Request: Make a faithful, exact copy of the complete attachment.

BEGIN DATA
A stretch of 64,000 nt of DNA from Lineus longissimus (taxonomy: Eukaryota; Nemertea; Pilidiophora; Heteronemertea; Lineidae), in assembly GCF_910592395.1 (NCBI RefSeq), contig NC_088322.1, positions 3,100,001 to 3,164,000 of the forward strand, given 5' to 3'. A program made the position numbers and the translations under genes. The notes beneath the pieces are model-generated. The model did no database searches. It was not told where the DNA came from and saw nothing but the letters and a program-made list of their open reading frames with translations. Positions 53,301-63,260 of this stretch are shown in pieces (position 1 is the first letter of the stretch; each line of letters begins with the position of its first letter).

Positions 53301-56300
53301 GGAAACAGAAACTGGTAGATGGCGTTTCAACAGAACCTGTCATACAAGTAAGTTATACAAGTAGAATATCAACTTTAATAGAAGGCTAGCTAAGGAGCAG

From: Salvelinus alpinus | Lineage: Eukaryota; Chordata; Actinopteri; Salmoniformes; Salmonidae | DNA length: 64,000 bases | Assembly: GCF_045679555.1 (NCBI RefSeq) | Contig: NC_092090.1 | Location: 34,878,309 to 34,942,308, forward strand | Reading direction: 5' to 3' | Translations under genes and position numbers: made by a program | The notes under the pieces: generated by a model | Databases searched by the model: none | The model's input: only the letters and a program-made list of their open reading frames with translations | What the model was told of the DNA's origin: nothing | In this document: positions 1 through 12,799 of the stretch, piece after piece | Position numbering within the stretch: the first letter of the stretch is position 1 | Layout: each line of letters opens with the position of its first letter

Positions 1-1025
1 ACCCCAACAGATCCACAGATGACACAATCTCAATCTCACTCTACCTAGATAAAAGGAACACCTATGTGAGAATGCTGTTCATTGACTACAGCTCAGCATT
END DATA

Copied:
A stretch of 64,000 nt of DNA from Lineus longissimus (taxonomy: Eukaryota; Nemertea; Pilidiophora; Heteronemertea; Lineidae), in assembly GCF_910592395.1 (NCBI RefSeq), contig NC_088322.1, positions 3,100,001 to 3,164,000 of the forward strand, given 5' to 3'. A program made the position numbers and the translations under genes. The notes beneath the pieces are model-generated. The model did no database searches. It was not told where the DNA came from and saw nothing but the letters and a program-made list of their open reading frames with translations. Positions 53,301-63,260 of this stretch are shown in pieces (position 1 is the first letter of the stretch; each line of letters begins with the position of its first letter).

Positions 53301-56300
53301 GGAAACAGAAACTGGTAGATGGCGTTTCAACAGAACCTGTCATACAAGTAAGTTATACAAGTAGAATATCAACTTTAATAGAAGGCTAGCTAAGGAGCAG

From: Salvelinus alpinus | Lineage: Eukaryota; Chordata; Actinopteri; Salmoniformes; Salmonidae | DNA length: 64,000 bases | Assembly: GCF_045679555.1 (NCBI RefSeq) | Contig: NC_092090.1 | Location: 34,878,309 to 34,942,308, forward strand | Reading direction: 5' to 3' | Translations under genes and position numbers: made by a program | The notes under the pieces: generated by a model | Databases searched by the model: none | The model's input: only the letters and a program-made list of their open reading frames with translations | What the model was told of the DNA's origin: nothing | In this document: positions 1 through 12,799 of the stretch, piece after piece | Position numbering within the stretch: the first letter of the stretch is position 1 | Layout: each line of letters opens with the position of its first letter

Positions 1-1025
1 ACCCCAACAGATCCACAGATGACACAATCTCAATCTCACTCTACCTAGATAAAAGGAACACCTATGTGAGAATGCTGTTCATTGACTACAGCTCAGCATT